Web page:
Olivia, John, Richard, Marty, Stephen, and Jane – my cherished spiritual guides – are once again my companions, now as colleagues and collaborators. We have blended our voices of compassion and advocacy for persons with Alzheimer’s and dementia and their caregivers with sixty-five other authors from seventeen different faith traditions, and with the support of the ClergyAgainstAlzheimer’s Network (http://www.usagainstalzheimers.org/networks/clergy) we have created an interfaith volume of comfort and hope. Seasons of Caring: Meditations for Alzheimer’s and Dementia Caregivers (http://www.usagainstalzheimers.org/networks/clergy/seasons-caring) contains 150 meditations and prayers written especially for family caregivers who are seeking spiritual guidance and companionship as they navigate through the world of dementia.
Seasons of Caring authors intimately know the life of caregiving. Through our knowing, we name the truth of life with Alzheimer’s and dementia in each meditation. Through each prayer we acknowledge what people of faith already know: We are not alone – God is with us, always. Nothing less would be expected from clergy and people of faith writing for dementia caregivers. But there is an insight to be recognized in Seasons of Caring that may be surprising. Almost all of the meditations tell a story of a relational encounter with a person with Alzheimer’s or dementia. It’s through these surprising encounters that caregivers’ hearts become open and love flows like living waters. It’s through these encounters that we discover another truth: Our most important companions on this journey are our loved ones with dementia. This is unquestionably my truth. Mom was my most faithful, my most beloved companion on the journey through Alzheimer’s.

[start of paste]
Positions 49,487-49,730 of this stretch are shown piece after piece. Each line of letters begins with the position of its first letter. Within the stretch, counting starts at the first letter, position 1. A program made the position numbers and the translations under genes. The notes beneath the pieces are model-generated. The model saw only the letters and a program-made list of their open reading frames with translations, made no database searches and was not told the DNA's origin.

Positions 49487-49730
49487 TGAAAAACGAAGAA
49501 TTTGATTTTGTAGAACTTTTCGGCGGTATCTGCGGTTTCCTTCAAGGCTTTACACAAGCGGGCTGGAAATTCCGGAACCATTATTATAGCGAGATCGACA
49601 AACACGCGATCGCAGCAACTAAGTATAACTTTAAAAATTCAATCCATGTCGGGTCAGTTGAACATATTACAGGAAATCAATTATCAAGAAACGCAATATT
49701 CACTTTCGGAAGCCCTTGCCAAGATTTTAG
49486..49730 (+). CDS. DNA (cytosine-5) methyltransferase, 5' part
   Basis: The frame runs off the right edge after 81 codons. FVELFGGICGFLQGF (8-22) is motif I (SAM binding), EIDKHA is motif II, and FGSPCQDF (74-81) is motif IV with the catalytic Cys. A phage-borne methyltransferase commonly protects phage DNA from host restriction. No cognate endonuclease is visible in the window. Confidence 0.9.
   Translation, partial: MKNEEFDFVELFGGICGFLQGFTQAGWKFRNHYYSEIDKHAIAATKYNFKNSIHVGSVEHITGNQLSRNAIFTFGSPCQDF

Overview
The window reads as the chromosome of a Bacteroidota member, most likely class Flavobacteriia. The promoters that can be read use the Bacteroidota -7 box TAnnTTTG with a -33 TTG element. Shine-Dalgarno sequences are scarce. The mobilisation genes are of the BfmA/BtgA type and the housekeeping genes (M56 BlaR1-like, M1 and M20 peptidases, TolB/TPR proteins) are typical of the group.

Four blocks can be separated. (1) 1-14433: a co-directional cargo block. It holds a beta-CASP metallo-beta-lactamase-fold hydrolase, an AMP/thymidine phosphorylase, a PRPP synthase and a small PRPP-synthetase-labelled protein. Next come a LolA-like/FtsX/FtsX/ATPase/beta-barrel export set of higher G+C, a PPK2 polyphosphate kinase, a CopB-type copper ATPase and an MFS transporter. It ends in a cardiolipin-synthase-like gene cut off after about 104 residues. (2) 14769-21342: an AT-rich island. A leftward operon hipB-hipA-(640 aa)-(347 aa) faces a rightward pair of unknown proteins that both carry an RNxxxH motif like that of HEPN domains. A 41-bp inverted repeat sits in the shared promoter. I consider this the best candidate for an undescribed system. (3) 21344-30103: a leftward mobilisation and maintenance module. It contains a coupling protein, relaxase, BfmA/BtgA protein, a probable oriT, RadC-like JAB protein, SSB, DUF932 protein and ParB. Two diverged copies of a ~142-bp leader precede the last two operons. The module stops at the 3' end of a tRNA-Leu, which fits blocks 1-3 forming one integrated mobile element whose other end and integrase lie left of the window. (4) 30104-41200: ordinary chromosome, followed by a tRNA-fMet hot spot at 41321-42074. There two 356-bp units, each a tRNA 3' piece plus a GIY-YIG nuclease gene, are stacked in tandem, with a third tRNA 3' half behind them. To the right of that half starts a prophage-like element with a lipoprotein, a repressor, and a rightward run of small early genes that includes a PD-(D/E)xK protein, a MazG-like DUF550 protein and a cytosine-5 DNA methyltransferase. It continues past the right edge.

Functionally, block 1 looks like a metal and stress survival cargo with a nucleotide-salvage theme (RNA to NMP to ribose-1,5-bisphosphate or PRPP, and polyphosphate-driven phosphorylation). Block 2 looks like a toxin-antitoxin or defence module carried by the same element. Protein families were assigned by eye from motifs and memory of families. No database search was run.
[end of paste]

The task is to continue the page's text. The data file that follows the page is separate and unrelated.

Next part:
On behalf of all the authors who contributed to Season of Caring, I express our collective hope that the stories of our inspiring meetings with persons with Alzheimer’s will be a light in the darkness of caregiving. And on behalf of my mom, who died from Alzheimer’s in January of 2011, I express her happiness in knowing that, through her example, our experiences together on the journey, and my writing, she will help someone else in need. Relieving suffering through truth and companionship is the hoped for legacy of Seasons of Caring.
Rev. Dr. Angelica is a founding member of Clergy Against Alzheimer’s and author of Where Two Worlds Touch: A Spiritual Journey Through Alzheimer’s Disease.